Oh yes. And some awesome new wines! Chef Storm and his friend Chef John Mercer (see This Post) did a super, awesome job preparing these goodies. This was a special dinner put on by these two very talented Chefs. It will not be available at all times. Their Prime Rib, though, is just as good. Look at what we enjoyed today. (Left Click any of these photos to see them enlarged!)
Oh my! Such a good dinner. Loved this lamb. The Citrus and Celery Salad, which is posted in the Boise Foodie Blog Recipe File – along with many more recipes, was a delightful addition and paring to the Lamb with Peppers Ragu. Take a look at this delicious meal. The dinner is not difficult to prepare. Just use good lamb. We got this kabob lamb from Meadowlark Farms in Nampa, ID. (Our normal supply of lamb from Felzien Farms is limited to chops and ground this year.) This lamb is great with a Merlot or Malbec. Great to have Marnie with us for dinner.
Yes, congratulations to Skip and Melinda Smyser for 35 years of marital bliss! A great party at their restaurant in Boise, Capitol Cellars – a 5-Star establishment! (There is a permanent link to their restaurant in the sidebar.) Great party with some 30 year old wines that have aged well, just like the marriage. An interesting point – Skip Smyser was an Idaho State Senator for several years and many of the dishes served are of political slant. Check their menu on the site for some names. “Featuring Prime Rib six nights a week, our dinner menu is all about Idaho cuisine. You’ll be sure to find that almost every product is sourced locally.”
September 17th will always be a special day – It is Robin’s Birthday. This year we celebrated the 43rd anniversary of her 29th birthday at Alavita, a good Italian restaurant. Actually a solid 4-Star Italian restaurant. On their webpage, they say, “ALAVITA is all about fresh pasta and local ingredients—from Agnolotti to Tortellini to Garganelli, Linguini to Pappardelle—created freshly every day. A restaurant whose name means “to life,” (Well actually two words– ‘alla’ ‘vita’ –that we put together to create one) ÀLAVITA is a great place for celebrating life with good friends and family alike.
What we believe: great food need not be too convoluted or overwrought, but rather fresh, uncomplicated, relatable and well executed in order to get out of the way of the local ingredients and find the pleasure in their innate flavors and qualities. In the vein of a traditional Italian osteria as a casual, local gathering place (An Italian Joint) to discover food, friends, wine, and creative libations, our menu reflects a new twist on Italian fare that is inspired by local, regional ingredients. As we do at Fork (Our big brother concept located next door by same creators), we firmly subscribe to our mantra of being ‘Loyal To Local.’” And they adhere to these words, rigorously. Enjoy these photos of our visit. We will return.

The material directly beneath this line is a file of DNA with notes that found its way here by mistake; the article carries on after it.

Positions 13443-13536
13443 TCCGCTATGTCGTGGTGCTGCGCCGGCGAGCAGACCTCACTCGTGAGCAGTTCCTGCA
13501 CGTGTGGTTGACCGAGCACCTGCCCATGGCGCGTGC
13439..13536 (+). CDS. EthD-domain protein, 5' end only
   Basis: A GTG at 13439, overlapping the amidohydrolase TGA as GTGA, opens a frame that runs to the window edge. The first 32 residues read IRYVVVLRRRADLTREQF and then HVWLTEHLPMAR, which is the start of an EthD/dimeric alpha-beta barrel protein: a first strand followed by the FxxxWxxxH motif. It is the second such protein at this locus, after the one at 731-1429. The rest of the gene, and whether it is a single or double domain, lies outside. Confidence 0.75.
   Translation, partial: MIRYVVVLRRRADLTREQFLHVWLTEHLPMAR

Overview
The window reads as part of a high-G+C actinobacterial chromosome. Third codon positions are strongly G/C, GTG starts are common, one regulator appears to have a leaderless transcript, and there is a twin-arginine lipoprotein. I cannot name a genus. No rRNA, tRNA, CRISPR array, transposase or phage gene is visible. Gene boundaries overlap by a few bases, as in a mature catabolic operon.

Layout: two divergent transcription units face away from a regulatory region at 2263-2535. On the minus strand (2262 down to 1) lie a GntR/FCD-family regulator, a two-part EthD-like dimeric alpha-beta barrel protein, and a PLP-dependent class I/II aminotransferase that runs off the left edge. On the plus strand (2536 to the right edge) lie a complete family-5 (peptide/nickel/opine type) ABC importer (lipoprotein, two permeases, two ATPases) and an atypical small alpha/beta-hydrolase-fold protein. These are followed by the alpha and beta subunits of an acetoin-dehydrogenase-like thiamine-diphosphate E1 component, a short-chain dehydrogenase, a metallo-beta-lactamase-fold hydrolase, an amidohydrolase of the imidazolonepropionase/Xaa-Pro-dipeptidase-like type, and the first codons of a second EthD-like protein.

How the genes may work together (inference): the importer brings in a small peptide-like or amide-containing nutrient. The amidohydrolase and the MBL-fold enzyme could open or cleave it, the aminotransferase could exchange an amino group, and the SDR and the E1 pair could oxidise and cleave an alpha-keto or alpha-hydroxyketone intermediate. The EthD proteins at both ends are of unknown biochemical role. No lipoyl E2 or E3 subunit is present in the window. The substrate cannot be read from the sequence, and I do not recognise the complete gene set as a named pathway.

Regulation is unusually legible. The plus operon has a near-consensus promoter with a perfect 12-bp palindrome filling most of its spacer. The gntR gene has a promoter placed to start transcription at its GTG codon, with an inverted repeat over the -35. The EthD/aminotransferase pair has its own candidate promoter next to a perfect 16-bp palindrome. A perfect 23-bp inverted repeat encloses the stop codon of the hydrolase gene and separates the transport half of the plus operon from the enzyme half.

A happy 32nd anniversary dinner tonight! Thank-You Robin for all that love and those many years! The gardenia pictured here is on our front porch. Last century, when Robin and I would go to a formal dance, I would get her a corsage of gardenia. This plant is fitting and brings back many fond memories.
The dinner tonight, Tagine of Lamb with Peas and Fennel, is a very traditional Moroccan dish and tonight we prepared it in a traditional way – in a tagine.
A tajine or tagine (Arabic: طاجين tajin from the Arabic: طاج) is a historically North African Berber dish that is named after the earthenware pot in which it is cooked. A similar dish known as tavvas is found in Cypriot cuisine. The traditional method of cooking with a tajine is to place it over coals. Use of the tajine can be compared to stewing.
The traditional tajine pot is made of pottery, which is sometimes painted or glazed. It consists of two parts: a base unit that is flat and circular with low sides and a large cone- or dome-shaped cover that sits on the base during cooking. The cover is designed to promote the return of all condensation to the bottom. Tajines can also be cooked in a conventional oven or on a stove top.
Tajine is traditionally cooked over hot charcoal leaving an adequate space between the coals and the tajine pot to avoid having the temperature rise too fast. Large bricks of charcoal are purchased specifically for their ability to stay hot for hours. Smaller pieces of charcoal are reserved for cooking brochettes (barbecue) and other grilled meats.
Other methods are to use a tajine in a slow oven or on a gas or electric stove top, on lowest heat necessary to keep the stew simmering gently. A diffuser – a circular piece of aluminium placed between the tajine and burner – is used to evenly distribute the stove’s heat. European manufacturers have created tajines with heavy cast-iron bottoms that can be heated on a cooking stove to a high temperature. This permits the browning of meat and vegetables before cooking.
Tajine cooking may be replicated by using a slow cooker or similar item; but the result will be slightly different. Many ceramic tajines are decorative items as well as functional cooking vessels. Some tajines, however, are intended only to be used as decorative serving dishes. [Wikipedia]